Troll (1): Use the statistics for the Troll Slasher (59/60) from the Angelfire miniatures set or use the statistics in the Monster Manual (see page 247).

Treasure: The equipment carried by the monsters is part of the treasure. The rest is 13,000 gp worth of coins and equipment inside the ice pillar. This treasure represents the items and wealth of escaping prisoners killed by the helmed horrors. Roll randomly on Table 3-5 in the Dungeon Master's Guide using the 13th-level treasure entry.

Adventure Hooks and Tie-Ins

  • The cells might hold an NPC the PCs are looking for, or a long-term NPC enemy might reside within one.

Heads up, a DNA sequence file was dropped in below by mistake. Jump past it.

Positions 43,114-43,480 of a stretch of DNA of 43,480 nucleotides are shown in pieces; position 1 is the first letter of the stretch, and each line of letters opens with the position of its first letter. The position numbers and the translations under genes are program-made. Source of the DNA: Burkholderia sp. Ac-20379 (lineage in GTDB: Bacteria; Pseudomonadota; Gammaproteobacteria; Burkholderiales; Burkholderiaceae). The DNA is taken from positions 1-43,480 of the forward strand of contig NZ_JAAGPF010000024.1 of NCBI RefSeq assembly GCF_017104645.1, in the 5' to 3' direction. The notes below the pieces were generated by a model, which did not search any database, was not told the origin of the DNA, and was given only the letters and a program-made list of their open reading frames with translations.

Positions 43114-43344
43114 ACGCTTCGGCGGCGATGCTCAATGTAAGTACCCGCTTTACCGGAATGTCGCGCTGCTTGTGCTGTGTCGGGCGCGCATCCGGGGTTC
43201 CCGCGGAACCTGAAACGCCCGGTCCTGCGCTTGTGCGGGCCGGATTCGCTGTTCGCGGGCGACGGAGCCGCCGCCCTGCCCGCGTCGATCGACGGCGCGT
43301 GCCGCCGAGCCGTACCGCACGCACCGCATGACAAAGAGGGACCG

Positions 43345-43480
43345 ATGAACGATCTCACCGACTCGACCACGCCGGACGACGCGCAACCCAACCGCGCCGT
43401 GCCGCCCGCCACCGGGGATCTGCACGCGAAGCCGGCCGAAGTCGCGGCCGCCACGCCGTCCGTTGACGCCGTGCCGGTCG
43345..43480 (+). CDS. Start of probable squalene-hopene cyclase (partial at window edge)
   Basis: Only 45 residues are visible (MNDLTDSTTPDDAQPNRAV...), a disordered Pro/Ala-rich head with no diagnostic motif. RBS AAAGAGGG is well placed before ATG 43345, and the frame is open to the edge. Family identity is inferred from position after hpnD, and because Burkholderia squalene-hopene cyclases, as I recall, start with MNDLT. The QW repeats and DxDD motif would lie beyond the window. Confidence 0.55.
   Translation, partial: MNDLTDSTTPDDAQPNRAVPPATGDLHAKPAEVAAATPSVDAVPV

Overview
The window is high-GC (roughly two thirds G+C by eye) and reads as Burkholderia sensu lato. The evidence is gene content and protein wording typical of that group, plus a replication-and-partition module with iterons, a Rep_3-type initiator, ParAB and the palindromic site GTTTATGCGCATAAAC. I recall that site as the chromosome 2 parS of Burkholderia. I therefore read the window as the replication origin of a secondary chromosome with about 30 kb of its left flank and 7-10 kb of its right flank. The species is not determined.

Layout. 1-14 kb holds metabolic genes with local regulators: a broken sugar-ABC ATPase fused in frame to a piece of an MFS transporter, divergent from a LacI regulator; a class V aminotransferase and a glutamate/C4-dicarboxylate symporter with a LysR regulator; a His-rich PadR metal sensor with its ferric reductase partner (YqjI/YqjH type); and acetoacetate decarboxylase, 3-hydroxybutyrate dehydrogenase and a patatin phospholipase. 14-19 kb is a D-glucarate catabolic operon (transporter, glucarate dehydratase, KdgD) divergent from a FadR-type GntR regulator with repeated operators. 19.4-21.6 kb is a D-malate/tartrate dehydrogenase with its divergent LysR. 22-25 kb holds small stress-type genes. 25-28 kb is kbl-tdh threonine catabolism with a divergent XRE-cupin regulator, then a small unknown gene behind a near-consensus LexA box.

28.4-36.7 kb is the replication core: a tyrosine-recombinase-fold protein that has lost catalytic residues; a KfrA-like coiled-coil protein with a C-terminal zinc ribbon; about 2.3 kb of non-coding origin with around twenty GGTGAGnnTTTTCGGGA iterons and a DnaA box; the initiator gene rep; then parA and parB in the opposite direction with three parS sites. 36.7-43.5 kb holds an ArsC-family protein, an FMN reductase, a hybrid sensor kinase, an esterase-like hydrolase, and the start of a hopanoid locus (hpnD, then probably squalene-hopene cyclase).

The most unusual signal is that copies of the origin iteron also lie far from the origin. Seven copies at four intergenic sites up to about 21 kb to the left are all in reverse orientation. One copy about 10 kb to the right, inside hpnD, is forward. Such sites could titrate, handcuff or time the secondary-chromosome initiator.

• The PCs might release to freedom a monster that they must later face in the dungeon. This option works best if the monster has a personality and name that the PCs learn. Several of the prisoners would work well.

  • If the PCs decide to rest in a cell, they might encounter Halaster himself. The Mad Mage won't be happy with the destruction they've wrought, and he gleefully transports them to another place in the dungeon.

Check out the Return to Undermountain: An Introduction for more details.

Article Reference Map

About the Author

Once Editor-in-Chief of Dragon magazine and now a game designer at Wizards of the Coast, Matthew Sernett wrote in a Dragon editorial that there's nothing in D&D he likes better than when the adventurers flee through the dungeon, running pell-mell through traps and past monsters because what chases them is worse. When he wrote that, Matthew was thinking about Undermountain.